Just when you thought drones were impressive enough, researchers roll out new technology that continues to push the envelope on what we thought was possible. Here are some major developments from the past couple years.



On May 15th of this year, the University of Washington revealed big news in drone technology. Researchers have developed RoboFly, the first wireless flying robotic insect.

Previous flying robo-insects were wired because of heavy electronics needed to power their wings. RoboFly is slightly heavier than a toothpick, and is powered by a laser beam. A tiny onboard circuit transforms laser energy into electricity. That electricity is enough to operate the wings. A microcontroller on the circuit acts like a fly’s brain, telling the wings when to flap.

In comparison to larger drones with propellers, RoboFly’s size gives it the ability to easily access tight places. It is also relatively cheap to make. These robo-insects can go places tethered versions of the technology could not. They can help with surveying crop growth on large farms, sniffing out gas leaks, and a wide variety of other functions.


Drone by Eijiro Miyako

Last year, Eijiro Miyako, a researcher at Japan’s National Institute of Advanced Industrial Science and Technology, has developed a slightly different kind of drone. Miyako’s insect-sized drone was designed for the purpose of artificial pollination. With honeybee population on the decline, this technology is becoming increasingly relevant.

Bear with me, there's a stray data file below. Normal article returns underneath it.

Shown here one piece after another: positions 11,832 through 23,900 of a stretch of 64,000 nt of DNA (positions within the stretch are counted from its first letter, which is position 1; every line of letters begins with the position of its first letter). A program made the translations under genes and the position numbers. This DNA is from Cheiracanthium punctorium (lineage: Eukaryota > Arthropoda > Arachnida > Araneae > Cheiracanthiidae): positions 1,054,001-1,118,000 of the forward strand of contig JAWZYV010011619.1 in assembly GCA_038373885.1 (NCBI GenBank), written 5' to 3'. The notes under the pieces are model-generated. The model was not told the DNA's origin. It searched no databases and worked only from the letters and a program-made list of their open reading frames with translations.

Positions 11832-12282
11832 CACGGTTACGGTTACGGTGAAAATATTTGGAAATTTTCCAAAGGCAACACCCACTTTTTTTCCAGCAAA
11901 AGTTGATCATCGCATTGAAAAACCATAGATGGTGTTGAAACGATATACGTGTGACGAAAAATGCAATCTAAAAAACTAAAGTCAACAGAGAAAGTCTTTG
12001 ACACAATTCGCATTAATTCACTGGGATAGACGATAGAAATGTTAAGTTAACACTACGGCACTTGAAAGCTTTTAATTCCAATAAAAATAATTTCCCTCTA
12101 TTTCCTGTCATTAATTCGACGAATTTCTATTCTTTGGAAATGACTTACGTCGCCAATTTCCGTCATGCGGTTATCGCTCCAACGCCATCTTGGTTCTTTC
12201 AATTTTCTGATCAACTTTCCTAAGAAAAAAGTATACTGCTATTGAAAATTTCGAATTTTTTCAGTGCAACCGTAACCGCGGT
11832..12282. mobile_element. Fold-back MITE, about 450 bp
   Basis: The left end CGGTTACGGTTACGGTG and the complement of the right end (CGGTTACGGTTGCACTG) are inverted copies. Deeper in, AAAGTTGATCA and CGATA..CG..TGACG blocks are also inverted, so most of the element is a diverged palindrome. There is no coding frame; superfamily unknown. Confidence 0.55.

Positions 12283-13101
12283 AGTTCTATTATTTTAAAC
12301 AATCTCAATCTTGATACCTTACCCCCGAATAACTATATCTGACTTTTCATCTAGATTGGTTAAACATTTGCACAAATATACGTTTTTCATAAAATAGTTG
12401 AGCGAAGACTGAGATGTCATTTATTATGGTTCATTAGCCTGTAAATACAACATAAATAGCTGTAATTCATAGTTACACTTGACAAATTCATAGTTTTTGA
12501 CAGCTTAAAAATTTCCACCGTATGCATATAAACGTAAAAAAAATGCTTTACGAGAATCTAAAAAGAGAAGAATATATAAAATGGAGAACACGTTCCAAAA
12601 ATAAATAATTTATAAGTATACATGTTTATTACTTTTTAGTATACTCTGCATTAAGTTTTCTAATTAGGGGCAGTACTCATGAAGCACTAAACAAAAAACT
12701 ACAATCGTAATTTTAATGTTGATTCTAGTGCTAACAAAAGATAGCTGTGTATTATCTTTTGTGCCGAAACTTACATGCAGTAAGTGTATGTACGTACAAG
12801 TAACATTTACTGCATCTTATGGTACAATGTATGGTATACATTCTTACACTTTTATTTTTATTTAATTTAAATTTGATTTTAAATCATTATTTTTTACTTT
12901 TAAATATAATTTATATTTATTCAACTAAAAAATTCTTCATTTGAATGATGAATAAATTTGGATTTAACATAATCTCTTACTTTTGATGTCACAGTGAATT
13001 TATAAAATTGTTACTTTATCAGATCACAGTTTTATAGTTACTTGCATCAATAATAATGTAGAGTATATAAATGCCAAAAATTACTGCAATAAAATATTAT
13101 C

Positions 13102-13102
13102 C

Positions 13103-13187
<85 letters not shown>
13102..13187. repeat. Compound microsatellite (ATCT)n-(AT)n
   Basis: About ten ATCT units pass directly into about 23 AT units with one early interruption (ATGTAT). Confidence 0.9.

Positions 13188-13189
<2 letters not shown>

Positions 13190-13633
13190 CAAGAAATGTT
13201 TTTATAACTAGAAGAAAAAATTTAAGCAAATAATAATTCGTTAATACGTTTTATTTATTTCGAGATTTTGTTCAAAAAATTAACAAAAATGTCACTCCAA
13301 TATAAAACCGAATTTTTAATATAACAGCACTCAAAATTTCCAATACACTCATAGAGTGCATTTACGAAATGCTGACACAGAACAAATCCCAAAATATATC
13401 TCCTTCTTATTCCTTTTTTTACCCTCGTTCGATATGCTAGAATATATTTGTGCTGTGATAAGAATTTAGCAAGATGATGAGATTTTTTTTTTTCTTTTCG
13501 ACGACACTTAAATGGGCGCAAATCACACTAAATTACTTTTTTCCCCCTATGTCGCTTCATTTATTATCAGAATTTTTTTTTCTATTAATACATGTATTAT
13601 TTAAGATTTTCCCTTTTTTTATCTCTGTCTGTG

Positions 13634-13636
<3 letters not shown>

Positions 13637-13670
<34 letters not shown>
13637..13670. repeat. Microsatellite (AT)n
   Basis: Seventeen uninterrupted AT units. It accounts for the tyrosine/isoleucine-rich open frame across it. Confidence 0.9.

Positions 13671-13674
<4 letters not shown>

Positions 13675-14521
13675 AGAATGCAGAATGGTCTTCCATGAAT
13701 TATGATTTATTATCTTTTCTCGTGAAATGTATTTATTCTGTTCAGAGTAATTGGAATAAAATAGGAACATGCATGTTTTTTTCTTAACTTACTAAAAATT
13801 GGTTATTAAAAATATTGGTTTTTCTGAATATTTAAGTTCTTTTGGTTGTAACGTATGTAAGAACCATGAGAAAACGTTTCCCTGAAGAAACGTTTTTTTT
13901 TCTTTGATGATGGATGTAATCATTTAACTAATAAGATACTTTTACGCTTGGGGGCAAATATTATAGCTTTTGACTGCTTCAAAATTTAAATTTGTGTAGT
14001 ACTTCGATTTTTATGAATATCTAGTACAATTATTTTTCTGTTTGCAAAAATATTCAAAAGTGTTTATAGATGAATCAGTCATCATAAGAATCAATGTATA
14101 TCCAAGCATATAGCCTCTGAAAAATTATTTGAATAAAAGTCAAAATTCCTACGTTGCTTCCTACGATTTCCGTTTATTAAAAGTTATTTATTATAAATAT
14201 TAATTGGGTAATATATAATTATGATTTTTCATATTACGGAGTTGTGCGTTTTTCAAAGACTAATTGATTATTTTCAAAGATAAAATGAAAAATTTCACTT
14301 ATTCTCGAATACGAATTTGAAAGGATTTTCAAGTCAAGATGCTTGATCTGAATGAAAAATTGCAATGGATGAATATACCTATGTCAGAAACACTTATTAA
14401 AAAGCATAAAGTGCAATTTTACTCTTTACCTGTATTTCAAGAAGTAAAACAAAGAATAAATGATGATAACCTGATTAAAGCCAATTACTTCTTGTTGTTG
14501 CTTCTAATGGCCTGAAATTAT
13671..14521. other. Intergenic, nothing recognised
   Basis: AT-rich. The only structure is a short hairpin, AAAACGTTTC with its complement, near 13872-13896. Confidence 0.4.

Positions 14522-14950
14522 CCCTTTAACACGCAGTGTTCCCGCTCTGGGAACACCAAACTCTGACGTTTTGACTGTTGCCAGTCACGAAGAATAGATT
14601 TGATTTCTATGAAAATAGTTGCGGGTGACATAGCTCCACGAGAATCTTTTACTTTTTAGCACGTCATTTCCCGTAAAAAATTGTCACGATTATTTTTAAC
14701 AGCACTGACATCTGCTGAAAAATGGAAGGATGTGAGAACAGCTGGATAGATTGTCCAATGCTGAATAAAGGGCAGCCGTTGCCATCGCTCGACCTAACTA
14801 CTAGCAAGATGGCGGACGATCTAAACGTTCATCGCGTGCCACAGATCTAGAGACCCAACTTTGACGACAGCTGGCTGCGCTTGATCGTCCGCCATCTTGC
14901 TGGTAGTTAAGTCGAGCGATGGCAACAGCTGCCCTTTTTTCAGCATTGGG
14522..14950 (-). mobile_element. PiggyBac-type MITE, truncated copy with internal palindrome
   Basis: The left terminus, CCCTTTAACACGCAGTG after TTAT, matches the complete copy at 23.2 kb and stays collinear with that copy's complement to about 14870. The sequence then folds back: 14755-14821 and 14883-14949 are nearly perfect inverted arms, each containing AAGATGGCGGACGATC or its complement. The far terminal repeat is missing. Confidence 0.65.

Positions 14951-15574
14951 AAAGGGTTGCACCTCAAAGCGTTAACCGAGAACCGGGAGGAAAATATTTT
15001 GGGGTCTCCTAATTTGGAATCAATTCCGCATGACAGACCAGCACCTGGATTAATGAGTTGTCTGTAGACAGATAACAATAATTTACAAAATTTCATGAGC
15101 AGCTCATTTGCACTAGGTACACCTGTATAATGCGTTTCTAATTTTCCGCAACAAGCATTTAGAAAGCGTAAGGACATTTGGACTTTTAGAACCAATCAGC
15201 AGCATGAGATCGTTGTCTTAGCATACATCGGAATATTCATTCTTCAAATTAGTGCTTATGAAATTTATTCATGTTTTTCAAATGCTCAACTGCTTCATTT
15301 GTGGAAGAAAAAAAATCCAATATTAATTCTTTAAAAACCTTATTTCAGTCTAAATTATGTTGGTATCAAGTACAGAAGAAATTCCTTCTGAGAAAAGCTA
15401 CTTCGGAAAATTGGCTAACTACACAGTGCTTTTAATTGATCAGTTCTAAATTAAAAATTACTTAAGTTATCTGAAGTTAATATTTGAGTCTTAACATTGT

With the pollination crisis and honeybee decline, Miyako came up with the technology that could be a partial solution. These bee-sized drones are coated with a patch of horse hair bristles and a specialized gel. The combination of those materials allows the drone to transfer pollen from one plant to another.

The liquid gel’s eco-friendliness has been thoroughly tested with experiments involving ants, mouse cells, tulips and houseflies. The drone itself has not been widely used for pollination, but the technology has opened doors. All 20,000 species of bees have unique flight patterns and body sizes for optimal pollination, and the drone is not yet that advanced. However, the technology does have merit in potential pesticide delivery, reducing drift and overuse.  


The Dragonfly Drone

In 2016, the UK military announced a palm-sized, dragonfly-like drone that can be used for spying on enemy positions and gathering intel for British agents and the military. They claim that it will become Britain’s latest weapon against terror.


These robo-insects are only going to become more advanced as the years progress. I look forward to seeing how these tiny robots will impact our world in the future.